Chancellor Jeremy Hunt has extended the freeze on the UK income tax credit limit, which will now last until 2027/28. The government appears to have taken the decision to balance the books and recoup £55 billion amid a cost-of-living crisis.
Families and high earners face eye-watering tax rates, with some getting just a few pounds from a £1,000 pay rise, new analysis by AJ Bell shows.
A complex web of limits and allowances means that some workers who get a £1,000 pay rise may lose almost all of it through narrow benefits or mountain top payments.
In the most extreme cases some will have just a few pounds from a £1,000 pay rise.
Experts have suggested that people divert money into their pensions to avoid a bigger tax penalty than a pay rise.
Some of the hardest hit are high-earning graduates.
A graduate with a student loan who receives a pay rise next year will be pushed into the additional tax bracket, which will be reduced to £125,140, just £6.50 – 99 per cent of take-home pay after a £1,000 pay rise. Tax rate.
It also takes into account the loss of Personal Savings Allowance – tax relief on savings interest.
Parents who earn more than £50,000 will see their child benefit drop, or lose out on tax-free childcare altogether once their income exceeds £100,000.
Don’t miss out
“The most popular option” is salary sacrifice to put money into their pension, meaning putting a small extra amount into a pension can bring someone back within the threshold.
This means people have to put money into their pensions, but if they take into account higher marginal tax rates, it will cost them much less.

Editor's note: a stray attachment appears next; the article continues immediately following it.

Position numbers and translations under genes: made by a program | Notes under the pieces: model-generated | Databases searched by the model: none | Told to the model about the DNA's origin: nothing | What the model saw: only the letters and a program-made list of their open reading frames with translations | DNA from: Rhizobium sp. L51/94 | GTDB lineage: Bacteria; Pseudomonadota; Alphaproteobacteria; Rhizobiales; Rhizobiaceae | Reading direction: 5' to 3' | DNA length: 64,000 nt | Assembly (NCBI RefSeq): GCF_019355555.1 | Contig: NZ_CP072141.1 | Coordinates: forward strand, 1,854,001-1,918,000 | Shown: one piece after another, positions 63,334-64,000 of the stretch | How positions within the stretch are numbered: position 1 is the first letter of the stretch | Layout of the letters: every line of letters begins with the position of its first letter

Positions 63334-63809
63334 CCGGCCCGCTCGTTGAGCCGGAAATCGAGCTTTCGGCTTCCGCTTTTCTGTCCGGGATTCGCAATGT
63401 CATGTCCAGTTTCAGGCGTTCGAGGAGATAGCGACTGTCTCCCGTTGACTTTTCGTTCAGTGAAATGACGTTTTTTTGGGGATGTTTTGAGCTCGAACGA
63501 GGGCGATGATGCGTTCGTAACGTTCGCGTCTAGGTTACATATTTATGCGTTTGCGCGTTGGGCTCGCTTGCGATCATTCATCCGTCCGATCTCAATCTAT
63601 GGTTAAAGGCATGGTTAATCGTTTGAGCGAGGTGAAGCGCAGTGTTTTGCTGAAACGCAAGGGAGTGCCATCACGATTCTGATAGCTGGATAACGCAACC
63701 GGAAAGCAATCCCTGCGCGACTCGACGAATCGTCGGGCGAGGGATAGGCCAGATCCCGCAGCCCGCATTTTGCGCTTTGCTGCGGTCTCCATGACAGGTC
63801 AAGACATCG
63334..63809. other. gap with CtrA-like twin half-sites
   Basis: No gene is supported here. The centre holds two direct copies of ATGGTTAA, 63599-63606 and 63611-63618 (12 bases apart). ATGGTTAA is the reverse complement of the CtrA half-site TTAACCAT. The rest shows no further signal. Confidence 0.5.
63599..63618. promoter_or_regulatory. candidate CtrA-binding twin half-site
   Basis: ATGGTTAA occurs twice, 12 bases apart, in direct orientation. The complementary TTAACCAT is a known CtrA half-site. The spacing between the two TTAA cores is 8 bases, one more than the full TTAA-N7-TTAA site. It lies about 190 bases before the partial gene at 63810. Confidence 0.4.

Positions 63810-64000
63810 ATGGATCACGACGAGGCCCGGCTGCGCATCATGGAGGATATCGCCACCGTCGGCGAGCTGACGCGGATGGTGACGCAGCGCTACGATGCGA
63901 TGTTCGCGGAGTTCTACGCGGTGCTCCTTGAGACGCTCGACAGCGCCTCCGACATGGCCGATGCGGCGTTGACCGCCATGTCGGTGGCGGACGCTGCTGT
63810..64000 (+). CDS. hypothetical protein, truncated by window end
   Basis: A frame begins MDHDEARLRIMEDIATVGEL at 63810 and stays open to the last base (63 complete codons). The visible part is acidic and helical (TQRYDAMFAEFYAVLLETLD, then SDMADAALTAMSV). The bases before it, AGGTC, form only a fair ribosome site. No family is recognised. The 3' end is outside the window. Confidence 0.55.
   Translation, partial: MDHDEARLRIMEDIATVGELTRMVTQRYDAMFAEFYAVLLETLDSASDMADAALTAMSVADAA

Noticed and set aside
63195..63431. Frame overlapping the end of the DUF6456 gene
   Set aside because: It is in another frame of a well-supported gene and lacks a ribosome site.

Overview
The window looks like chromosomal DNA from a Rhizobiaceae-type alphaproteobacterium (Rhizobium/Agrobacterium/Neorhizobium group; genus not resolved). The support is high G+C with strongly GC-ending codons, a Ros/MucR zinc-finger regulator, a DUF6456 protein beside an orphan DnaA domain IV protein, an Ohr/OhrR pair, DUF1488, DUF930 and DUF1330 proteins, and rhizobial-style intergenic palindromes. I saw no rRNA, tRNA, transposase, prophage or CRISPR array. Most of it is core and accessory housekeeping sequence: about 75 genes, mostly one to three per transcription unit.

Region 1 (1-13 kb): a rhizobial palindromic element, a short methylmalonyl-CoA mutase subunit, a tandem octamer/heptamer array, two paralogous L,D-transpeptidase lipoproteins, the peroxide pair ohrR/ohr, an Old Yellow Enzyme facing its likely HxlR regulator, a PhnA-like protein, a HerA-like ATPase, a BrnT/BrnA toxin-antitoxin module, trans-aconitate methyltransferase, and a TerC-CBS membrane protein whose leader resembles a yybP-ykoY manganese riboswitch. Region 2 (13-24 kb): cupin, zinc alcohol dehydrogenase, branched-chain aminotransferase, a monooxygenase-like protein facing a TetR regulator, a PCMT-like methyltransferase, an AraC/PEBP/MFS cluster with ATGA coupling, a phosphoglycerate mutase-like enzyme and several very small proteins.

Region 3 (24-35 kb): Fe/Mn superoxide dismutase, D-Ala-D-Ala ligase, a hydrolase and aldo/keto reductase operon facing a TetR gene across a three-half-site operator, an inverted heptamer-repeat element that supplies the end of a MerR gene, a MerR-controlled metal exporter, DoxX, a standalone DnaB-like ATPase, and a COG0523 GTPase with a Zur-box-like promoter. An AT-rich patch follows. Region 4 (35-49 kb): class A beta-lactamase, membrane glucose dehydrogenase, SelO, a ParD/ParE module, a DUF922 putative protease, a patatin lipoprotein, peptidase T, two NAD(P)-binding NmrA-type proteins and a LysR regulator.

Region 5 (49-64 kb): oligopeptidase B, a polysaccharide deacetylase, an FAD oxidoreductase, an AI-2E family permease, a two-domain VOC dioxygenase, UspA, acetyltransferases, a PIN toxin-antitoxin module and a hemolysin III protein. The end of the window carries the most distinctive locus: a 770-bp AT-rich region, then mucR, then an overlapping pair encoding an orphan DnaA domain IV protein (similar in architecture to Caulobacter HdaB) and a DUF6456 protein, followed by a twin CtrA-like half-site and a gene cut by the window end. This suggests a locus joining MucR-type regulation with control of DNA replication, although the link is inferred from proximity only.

Ms Suter added: “The UK’s tax system is crying out for an overhaul and simplification so that workers can understand exactly what they are taking home and a pay rise will actually mean they end up significantly better off.
“Unfortunately, the recent removal of the Office for Tax Simplification indicates that this is not a top priority for the current government.”
A government spokesman said: “Tax simplification is a priority for this government, so rather than a separate arm to oversee it, we will embed it in our institutions so it is at the heart of all tax policy-making.
“We are committed to protecting people on low incomes, which is why we have continued to increase the tax-free personal allowance since 2010, making it one of the most generous in the world, where 30 per cent of people are excluded from paying income tax. In total, more than 80 per cent of taxpayers pay the basic rate – which is Only possible through responsible management of public funds.”
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